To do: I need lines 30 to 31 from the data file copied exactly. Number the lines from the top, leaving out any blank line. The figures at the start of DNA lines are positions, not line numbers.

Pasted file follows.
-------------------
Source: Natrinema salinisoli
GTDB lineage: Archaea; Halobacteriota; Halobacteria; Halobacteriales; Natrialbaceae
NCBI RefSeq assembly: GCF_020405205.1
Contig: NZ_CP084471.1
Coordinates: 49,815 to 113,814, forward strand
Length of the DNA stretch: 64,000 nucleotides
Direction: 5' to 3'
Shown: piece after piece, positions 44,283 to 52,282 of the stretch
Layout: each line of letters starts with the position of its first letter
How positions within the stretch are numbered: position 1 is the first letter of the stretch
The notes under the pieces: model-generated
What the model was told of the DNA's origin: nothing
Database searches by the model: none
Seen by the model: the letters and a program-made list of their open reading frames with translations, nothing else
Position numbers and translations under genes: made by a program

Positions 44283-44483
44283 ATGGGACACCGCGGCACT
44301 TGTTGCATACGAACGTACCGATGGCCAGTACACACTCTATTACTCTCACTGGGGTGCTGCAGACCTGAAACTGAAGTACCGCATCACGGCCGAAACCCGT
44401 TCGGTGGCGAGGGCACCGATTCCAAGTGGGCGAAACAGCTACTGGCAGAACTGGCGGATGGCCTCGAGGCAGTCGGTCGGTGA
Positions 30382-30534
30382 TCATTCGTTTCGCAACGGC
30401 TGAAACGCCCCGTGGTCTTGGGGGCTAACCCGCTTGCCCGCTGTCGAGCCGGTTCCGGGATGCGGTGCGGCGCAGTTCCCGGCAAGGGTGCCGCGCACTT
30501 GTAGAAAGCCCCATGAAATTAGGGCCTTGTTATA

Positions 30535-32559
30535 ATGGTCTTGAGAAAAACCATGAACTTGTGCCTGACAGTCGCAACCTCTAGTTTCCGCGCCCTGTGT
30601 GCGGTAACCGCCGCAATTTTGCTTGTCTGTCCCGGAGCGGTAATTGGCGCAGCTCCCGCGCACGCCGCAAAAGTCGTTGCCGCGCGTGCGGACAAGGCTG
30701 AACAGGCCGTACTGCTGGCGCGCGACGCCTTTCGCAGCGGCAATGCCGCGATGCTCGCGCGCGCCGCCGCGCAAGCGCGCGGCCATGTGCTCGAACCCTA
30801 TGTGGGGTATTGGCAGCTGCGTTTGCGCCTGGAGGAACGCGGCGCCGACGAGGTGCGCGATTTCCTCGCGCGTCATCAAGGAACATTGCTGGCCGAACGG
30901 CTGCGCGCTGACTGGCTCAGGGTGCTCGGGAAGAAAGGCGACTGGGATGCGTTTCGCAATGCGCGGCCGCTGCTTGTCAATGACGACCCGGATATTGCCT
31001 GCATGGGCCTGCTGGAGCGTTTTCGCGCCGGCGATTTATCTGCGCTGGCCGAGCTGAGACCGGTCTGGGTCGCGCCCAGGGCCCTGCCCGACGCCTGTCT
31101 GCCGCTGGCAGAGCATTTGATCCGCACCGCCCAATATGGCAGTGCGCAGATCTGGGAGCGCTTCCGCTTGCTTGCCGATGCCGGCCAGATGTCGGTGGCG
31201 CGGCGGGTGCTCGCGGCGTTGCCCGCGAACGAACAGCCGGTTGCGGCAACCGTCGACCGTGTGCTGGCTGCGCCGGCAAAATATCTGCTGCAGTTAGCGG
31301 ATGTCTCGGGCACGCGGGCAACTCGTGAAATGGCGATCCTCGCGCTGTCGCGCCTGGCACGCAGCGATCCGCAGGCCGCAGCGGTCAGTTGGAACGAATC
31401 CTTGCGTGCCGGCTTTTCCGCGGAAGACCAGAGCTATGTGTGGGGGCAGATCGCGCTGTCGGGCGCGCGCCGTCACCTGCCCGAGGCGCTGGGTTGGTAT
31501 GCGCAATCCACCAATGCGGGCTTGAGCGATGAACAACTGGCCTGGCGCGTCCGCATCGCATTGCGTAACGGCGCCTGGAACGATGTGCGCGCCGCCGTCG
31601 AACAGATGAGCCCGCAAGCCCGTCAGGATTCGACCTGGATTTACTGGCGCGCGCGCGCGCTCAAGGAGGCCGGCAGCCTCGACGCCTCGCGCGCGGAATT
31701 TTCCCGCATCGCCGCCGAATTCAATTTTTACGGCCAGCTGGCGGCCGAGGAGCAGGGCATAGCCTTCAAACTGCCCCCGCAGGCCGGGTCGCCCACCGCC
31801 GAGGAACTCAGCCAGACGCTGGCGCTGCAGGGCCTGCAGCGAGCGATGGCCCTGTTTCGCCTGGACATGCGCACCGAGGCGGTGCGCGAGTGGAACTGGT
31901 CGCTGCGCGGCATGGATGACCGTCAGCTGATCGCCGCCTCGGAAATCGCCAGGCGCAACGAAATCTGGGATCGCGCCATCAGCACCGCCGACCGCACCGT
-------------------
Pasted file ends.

31001 GCATGGGCCTGCTGGAGCGTTTTCGCGCCGGCGATTTATCTGCGCTGGCCGAGCTGAGACCGGTCTGGGTCGCGCCCAGGGCCCTGCCCGACGCCTGTCT
31101 GCCGCTGGCAGAGCATTTGATCCGCACCGCCCAATATGGCAGTGCGCAGATCTGGGAGCGCTTCCGCTTGCTTGCCGATGCCGGCCAGATGTCGGTGGCG